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Shincha's microseason is back. Here, the tea master, matriarch and vice president of Kyoto’s 300-year-old Ippodo Tea Co. explains how the leaves of one plant can yield such diversity.
It’s time to try Shincha. Literally, the season for this bright and aromatic first flush green tea runs through the end of June, after just about a month of availability in Japan. Like cherry blossoms and ramps, the tea’s ephemeral release sparks fervor among those who anticipate its arrival. The tea has a fresh, vegetal aroma and buttery texture that makes its characteristics stand out from popular Sencha, delicate Gyokuro and other green teas. So here’s the mind-bending part for tea lovers: They’re all made from the same plant, camellia sinensis. That includes matcha, the green tea powder now spreading through American homes and cafés like antioxidant magic dust.
Lucky for us, there are few people in the world more qualified to explain what makes these teas so different and compelling than Miyako Watanabe, tea master, matriarch and vice president of Kyoto’s 300-year-old, family-owned Ippodo Tea Co.
She stopped by Food & Wine to host a tea ceremony and explain how the leaves of one plant can yield such diversity. Here, your Japanese green tea crib notes.
1. Shincha. "New tea," Shincha is first flush Sencha, meaning it’s made with the very first leaves of camellia sinensis plants grown in full sunlight. They’re picked in spring, flash steamed (like all Japanese green teas) to preserve the lush green color, taste and nutrients, then twisted and dried before hitting the market. The tea has a refreshing astringency that comes from tannins, and since the freshness is considered precious, it’s best to blow through a stash quickly. Currently available online and in-store at Ippodo NYC.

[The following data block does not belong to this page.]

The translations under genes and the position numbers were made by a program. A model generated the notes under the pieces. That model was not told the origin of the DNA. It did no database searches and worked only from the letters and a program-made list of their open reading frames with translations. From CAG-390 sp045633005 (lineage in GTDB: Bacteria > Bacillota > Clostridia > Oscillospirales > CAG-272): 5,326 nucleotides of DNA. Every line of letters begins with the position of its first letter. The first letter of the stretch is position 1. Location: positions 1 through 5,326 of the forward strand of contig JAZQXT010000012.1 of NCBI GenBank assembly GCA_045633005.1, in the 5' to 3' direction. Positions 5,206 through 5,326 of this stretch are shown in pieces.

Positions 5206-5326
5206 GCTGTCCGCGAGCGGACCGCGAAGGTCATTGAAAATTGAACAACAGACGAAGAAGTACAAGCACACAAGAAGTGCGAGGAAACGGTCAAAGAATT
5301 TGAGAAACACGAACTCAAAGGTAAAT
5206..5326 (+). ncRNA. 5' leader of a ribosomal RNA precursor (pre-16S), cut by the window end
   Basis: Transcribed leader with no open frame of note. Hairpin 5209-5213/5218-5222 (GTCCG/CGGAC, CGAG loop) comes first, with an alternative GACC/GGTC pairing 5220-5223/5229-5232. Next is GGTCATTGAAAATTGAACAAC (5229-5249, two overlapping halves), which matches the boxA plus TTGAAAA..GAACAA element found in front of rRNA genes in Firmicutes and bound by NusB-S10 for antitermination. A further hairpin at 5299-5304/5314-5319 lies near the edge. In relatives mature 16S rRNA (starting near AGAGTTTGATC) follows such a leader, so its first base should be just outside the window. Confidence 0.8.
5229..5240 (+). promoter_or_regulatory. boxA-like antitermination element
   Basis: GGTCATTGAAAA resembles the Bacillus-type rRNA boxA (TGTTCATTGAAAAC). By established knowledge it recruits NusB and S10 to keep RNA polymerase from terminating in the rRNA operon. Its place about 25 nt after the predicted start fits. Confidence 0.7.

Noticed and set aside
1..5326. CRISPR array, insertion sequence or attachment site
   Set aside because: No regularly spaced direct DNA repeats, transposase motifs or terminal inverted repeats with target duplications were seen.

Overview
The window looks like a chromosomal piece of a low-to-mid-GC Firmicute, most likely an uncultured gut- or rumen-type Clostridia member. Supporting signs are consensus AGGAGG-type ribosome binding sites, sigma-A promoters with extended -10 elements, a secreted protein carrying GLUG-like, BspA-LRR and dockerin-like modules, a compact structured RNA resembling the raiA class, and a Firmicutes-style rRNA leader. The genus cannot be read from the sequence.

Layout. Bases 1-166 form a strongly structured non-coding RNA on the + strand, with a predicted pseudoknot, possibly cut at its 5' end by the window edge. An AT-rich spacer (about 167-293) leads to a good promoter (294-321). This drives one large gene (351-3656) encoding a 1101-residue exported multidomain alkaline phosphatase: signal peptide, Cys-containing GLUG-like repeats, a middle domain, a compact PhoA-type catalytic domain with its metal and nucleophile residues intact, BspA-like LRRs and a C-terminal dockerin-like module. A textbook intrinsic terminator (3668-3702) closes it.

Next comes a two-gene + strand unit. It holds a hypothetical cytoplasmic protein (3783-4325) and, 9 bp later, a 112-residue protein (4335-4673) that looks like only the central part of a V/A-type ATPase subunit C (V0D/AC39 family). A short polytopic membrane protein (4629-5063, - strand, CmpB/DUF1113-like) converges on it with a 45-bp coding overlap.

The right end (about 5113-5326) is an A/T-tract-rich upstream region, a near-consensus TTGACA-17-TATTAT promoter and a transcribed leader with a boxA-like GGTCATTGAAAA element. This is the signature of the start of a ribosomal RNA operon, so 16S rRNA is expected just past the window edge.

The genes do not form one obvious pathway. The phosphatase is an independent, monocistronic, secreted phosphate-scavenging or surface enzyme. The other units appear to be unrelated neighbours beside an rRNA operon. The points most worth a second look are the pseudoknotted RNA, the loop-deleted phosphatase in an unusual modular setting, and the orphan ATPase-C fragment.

Brewing temp: 175°, which should match the green tea setting on an electric kettle.
2. Sencha. Japan’s most consumed green tea, Sencha grows in full sunlight (hello, vitamin C!) and is an ideal everyday tea with a bright, vegetal flavor. The highest grades are made with young leaves that are steamed, twisted and dried as above.
Brewing temp: 175°
3. Gyokuro. This more expensive green tea is smoother and more umami-rich with a delicate sweetness. The rounded taste comes from the fact that growers shade the plants before picking the leaves. There’s some science behind it: Less photosynthesis results in more of the flavor-creating amino acid L-Theanine, but the main thing to know is that it’s super elegant and better for savoring on a weekend than chugging on the subway. Also delicious chilled.
Brewing temp: 140°
4. Matcha. Matcha is also made from shaded leaves, but the stems are removed and the steamed, dried leaves are stone ground to a fine powder. The antioxidants are higher in matcha because you literally drink the entire leaf when you whisk the matcha into hot water. The bright color and concentrated flavor make it great for cooking, as well as Americanized drinks like green tea shakes.
Brewing temp: 175°
5. Bancha. Like a mature Sencha, Bancha is a later-season, full-sun crop that yields larger leaves. Considered lower grade, it’s still especially good (and great with food) when transformed into the following two styles.
Brewing temp: Boiling
6. Hojicha. This is a form of roasted Bancha, yielding a smoky, delicious nose and rich amber color.
Brewing temp: Boiling
7. Genmaicha. Take Bancha and roast with rice. The flavor is smoky and sweet. Especially good iced.